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Rabbits Canít Vomit! Or can they?
Washington HRS Chapter Mgr
Before I begin this short article I want to emphasize that we continue to believe that rabbits will NOT vomit during surgery and that food should continue to be feed at least through the morning of the surgery.
I have personally observed 3 different rabbits in the process of vomiting. The first time involved one of my foster rabbits who is just a pig and always claimed that he hadn't eaten in weeks. And so he gobbles, or literally inhales his food. I had just placed his and his mates pellet bowl on the floor when he dashed over, stuck his head in the bowl and started chewing. After only a couple of seconds he started vomiting and then just as suddenly got up on his back feet with his front feet stretched high above him on the wall. It then appeared as though he were "dancing" on his back legs and it took me several seconds to realize that he couldnít breathe. By the time I reacted and had picked him up he had apparently cleared the obstruction and was beginning to calm down. In only another few seconds he wanted to get down, shock himself and started eating again. There was no additional signs that anything had been amiss.
The other two rabbits were from Rabbit Meadows (our feral rabbit sanctuary.) I feed veggies to those rabbits by throwing handfuls of greens and fruits in as many different directions as I can (usually going through a total of 4-5 *cases* of veggies at a time) then I stand back and watch the "hoard of hungry rabbits" come running! Even though there is plenty of food for all of the rabbits, they are very competitive and act as though they will not get their share. As a result, they eat rapidly. It appeared to me as though food got stuck and they begin to choke and then vomit. The two feral rabbits I observed on different days both died after arriving at the vet clinic.
My own vet didn't believe me when I brought her the first rabbit to autopsy. When I brought her the second rabbit and reported the same occurrence (vomiting) she took a closer look and was able to move food back and forth *from* the stomach, up and out.
Obviously we do NOT want some scientific study to confirm this! Don't worry about it, just be aware that it is possible. We can't do a hymlick maneuver on our rabbits, but there is a "swinging" motion, using gravity, that is used on human babies that can work with rabbits. Unless you have a pig in rabbits clothing, I wouldn't bother to even find out about this procedure from your vet. Continue to feed rabbits up to a "short while" before surgery, as advised by your vets.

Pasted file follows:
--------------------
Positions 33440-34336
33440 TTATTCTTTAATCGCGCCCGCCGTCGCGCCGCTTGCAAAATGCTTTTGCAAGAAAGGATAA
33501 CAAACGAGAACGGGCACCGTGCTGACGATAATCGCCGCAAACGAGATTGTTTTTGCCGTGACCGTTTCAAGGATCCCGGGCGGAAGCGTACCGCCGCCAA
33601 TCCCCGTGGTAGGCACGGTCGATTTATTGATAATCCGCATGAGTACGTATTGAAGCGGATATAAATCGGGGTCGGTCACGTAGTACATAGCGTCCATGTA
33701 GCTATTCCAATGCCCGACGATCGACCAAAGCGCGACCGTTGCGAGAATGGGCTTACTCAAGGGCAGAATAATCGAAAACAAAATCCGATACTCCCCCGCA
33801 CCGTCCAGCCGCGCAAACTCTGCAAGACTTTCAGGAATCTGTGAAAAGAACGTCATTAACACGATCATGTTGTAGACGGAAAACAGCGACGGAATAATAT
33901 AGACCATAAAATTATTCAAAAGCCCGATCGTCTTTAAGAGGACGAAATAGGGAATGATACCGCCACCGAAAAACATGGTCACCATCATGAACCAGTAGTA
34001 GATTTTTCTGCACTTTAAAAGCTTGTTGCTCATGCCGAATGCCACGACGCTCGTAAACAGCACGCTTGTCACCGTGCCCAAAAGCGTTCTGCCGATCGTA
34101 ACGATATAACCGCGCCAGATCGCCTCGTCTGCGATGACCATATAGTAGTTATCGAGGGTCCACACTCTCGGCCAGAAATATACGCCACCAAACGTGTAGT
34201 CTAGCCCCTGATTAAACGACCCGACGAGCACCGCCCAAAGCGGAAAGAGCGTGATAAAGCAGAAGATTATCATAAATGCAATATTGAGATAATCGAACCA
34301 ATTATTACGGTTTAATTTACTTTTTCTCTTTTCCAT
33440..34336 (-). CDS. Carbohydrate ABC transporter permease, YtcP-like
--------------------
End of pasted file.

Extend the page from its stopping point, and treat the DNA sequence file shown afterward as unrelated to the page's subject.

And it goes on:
Hobbes: I wanted to add to this discussion as well. We'd always been told that rabbits canít vomit too. A few years ago we had a very scary episode with one of our buns. For a few weeks he kept vomiting. When I talked to vets, they said it wasn't possible. We took him in to our regular rabbit savvy vet and to Tufts emergency clinic. Both were shocked to find out that he actually was vomiting. After that, every time Hobbes went in to our vet for a check up, she always greeted him with, "well if it isn't the amazing vomiting bunny!" So yes, although rabbits are not supposed to be capable of vomiting, some of them can.
Melissa Golembewski Wilson, Massachusetts HRS"
And yet another case:
Emily: Ironically, even as I was writing this article, I received a frantic call from Alayne. Her rabbit Emily (a beautiful, opinionated, American Checkered Giant) was running frantically through the house vomiting. Emily had been relaxing on the floor and was not observed to be eating, when she suddenly shot up and began running throughout the house vomiting and appearing unable to breathe. By the time I spoke to Alayne, only a few minutes later, Emily had calmed down and was busily grooming the mess off of herself. Covered with saliva and chewed up greens on her paws face and chest.
Followup: When Emily finally passed, the postmortem indicated that she had experienced numerous heart attacks. It is now thought that the pain from the heart attack caused both the running and the vomiting.
Postmortem examination report:
In April, 1999, 3 sanctuary rabbits died suddenly. Shortly before, they were observed eating and then gasping. Food was found in the mouth and nose of the dead rabbits. Post mortem examination revealed food obstructing the larynx, and tracheal hemorrhage in all 3. In one rabbit a leaf obstructed the airway; in one a mass of food had passed from the esophagus into the airway. The esophagus was packed with food of the same normal consistency as that in the stomach. The cause of death in the 3 rabbits was asphyxiation resulting from aspiration of food into the airway. At least 2 of the rabbits apparently vomited or regurgitated food. Since rabbits reportedly are "unable to vomit because of anatomic arrangement of the cardia and stomach," the question is: Did they vomit?
Barbara Deeb, DVM, MS
AllPet Veterinary Clinic